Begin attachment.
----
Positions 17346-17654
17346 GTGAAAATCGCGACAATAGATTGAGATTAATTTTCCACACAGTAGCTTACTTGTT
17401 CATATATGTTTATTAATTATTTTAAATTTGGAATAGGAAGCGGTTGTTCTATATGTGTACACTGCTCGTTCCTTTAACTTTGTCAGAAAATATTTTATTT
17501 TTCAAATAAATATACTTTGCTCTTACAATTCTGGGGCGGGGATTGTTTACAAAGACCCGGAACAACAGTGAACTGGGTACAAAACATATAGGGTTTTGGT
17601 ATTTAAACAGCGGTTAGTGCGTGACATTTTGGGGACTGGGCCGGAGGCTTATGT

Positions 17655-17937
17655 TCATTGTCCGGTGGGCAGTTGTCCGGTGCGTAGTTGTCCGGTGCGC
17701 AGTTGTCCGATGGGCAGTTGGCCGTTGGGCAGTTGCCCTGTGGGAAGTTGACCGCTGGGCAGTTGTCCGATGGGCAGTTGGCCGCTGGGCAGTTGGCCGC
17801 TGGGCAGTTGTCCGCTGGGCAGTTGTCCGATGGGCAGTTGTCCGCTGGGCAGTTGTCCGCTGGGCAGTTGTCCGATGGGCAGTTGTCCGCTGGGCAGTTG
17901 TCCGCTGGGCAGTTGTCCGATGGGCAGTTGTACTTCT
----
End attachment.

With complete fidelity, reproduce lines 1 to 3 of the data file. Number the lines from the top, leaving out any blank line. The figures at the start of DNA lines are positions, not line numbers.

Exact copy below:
Positions 17346-17654
17346 GTGAAAATCGCGACAATAGATTGAGATTAATTTTCCACACAGTAGCTTACTTGTT
17401 CATATATGTTTATTAATTATTTTAAATTTGGAATAGGAAGCGGTTGTTCTATATGTGTACACTGCTCGTTCCTTTAACTTTGTCAGAAAATATTTTATTT